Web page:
Dec 16 (Reuters) - Daniel Ruettiger, the legendary
Notre Dame football underdog who inspired the 1993 movie
"Rudy," couldn't do an end run around the Securities and Exchange Commission.
The SEC on Friday charged Ruettiger and 12 others with
running a stock scam associated with Rudy Nutrition - a company
Ruettiger founded to try to compete against Gatorade in the
sports drink market.
The company sold modest amounts of the sports drink "Rudy"
with the tagline "Dream Big! Never Quit!", but the company was
primarily a pump-and-dump stock scheme that created more than
$11 million in illicit profits, the SEC said.
The SEC said Rudy Nutrition, which is no longer in business,
provided false and misleading statements to investors.
For example, the company said that "Rudy outsold Gatorade 2
to 1!" in a major U.S. Southwest test, and boasted that the
drink outperformed Gatorade and Powerade by 2 to 1 in a blind
taste test, the SEC said. Both claims were false, it said.
Ruettiger agreed to pay $382,866 to settle the case, without
admitting or denying the charges.
"Investors were lured into the scheme by Mr. Ruettiger's
well-known, feel-good story but found themselves in a situation
that did not have a happy ending," SEC enforcement lawyer Scott
Friestad said in a statement.
Ruettiger was an undersized walk-on football player for
Notre Dame who in 1975 was called off the bench during his last
chance to play for Notre Dame at home. In a dramatic turn for
the underdog, he recorded a sack, and was carried off the field
by his teammates.
An attorney for Ruettiger could not immediately be reached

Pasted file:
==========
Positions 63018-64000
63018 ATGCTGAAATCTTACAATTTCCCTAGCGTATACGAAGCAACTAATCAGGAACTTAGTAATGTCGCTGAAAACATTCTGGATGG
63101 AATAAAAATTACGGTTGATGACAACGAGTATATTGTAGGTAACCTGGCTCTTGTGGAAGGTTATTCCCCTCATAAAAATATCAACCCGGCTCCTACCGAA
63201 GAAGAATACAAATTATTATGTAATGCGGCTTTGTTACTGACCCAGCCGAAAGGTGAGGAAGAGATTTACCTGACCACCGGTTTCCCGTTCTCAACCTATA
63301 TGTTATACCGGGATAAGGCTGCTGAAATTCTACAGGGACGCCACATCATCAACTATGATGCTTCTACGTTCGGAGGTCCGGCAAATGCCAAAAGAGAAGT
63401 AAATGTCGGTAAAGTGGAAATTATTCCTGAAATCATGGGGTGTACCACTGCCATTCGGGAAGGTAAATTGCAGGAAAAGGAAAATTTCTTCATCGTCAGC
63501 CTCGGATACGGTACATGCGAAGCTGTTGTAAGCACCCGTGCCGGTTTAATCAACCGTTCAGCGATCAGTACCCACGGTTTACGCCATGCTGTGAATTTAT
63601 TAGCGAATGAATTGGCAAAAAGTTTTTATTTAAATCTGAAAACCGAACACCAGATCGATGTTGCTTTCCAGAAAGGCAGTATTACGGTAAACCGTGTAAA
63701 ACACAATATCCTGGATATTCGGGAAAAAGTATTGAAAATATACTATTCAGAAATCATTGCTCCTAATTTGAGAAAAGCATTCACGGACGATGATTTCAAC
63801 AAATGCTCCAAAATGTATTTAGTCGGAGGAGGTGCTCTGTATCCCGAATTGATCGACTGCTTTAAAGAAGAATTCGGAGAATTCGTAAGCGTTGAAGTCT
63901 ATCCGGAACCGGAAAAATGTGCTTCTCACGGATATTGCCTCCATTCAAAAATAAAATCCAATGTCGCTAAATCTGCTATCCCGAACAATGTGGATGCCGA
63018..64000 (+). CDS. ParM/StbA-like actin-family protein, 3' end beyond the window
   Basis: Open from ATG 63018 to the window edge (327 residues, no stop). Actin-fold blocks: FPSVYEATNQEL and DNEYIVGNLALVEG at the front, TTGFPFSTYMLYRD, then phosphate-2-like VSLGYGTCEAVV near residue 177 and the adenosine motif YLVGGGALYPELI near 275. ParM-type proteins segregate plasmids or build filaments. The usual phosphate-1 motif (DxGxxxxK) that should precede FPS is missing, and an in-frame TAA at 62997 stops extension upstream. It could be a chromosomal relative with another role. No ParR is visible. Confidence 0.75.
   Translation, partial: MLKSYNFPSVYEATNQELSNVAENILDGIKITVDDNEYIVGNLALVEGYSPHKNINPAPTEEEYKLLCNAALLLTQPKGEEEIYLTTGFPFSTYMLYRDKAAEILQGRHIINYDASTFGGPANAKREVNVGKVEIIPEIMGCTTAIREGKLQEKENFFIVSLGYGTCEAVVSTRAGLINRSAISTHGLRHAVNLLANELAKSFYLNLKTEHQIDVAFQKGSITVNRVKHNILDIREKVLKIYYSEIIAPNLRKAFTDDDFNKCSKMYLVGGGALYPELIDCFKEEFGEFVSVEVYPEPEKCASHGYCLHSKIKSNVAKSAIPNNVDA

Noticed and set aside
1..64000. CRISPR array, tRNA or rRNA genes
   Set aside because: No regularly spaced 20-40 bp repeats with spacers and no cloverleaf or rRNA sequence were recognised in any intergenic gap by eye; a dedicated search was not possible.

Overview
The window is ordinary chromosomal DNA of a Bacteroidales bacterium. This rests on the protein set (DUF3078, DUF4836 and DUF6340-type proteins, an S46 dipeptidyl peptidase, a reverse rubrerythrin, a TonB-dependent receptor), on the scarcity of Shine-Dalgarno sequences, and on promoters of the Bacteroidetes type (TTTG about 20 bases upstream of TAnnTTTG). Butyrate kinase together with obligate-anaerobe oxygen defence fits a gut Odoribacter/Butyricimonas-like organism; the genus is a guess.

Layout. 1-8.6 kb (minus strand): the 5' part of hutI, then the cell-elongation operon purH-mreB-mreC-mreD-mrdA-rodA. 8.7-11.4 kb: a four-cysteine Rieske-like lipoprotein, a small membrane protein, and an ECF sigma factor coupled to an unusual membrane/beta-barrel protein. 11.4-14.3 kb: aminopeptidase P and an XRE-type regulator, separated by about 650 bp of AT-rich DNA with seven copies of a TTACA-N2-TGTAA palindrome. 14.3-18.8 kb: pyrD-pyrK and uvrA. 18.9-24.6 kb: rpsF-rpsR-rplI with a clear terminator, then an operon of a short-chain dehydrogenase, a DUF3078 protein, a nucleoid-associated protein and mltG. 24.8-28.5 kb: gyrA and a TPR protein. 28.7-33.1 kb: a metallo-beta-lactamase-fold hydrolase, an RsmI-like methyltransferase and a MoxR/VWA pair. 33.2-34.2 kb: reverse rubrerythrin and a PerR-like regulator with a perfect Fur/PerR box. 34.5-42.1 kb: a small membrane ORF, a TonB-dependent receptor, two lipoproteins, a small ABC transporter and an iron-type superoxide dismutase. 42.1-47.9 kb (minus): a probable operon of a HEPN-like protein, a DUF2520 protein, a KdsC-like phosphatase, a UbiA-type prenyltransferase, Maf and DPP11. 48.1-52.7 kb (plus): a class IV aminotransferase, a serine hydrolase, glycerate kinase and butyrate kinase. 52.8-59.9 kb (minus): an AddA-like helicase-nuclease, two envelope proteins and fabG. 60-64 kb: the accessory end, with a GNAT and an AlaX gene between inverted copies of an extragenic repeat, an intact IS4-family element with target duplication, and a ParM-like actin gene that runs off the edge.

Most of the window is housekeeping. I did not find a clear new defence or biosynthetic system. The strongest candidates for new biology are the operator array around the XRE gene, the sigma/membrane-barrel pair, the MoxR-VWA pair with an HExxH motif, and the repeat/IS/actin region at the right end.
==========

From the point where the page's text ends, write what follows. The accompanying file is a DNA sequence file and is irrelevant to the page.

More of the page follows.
The SEC said Ruettiger ran the company with a college friend
out of South Bend, Indiana, until October 2007 when Rocky
Brandonisio became the company's president and moved the
company's operations to Las Vegas.
As the company struggled financially, Ruettiger and
Brandonisio recruited Ruettiger's neighbor in Las Vegas, an
experienced penny stock promoter, to orchestrate a public
distribution of the company stock in late 2007, the SEC said.
The promoter, Stephen DeCesare, identified a shell
corporation quoted on the Pink Sheets that Rudy could merge with
in order to become a public firm.
The company hired a business consultant who was a disbarred
California lawyer, Kevin Quinn, to execute the deal.
It began trading in February 2008 under the ticker symbol
Through false or misleading statements about the company,
the team pumped up its stock price from 25 cents to $1.05 per
share, the SEC said.
The agency said the scheme ended when the SEC issued a
trading suspension against Rudy Nutrition on Sept. 12, 2008, for
delinquent regulatory filings.
Lawyers for Brandonisio and DeCesare did not immediately
respond to a request for comment. A lawyer for Quinn had no
(Reporting By Aruna Viswanatha)
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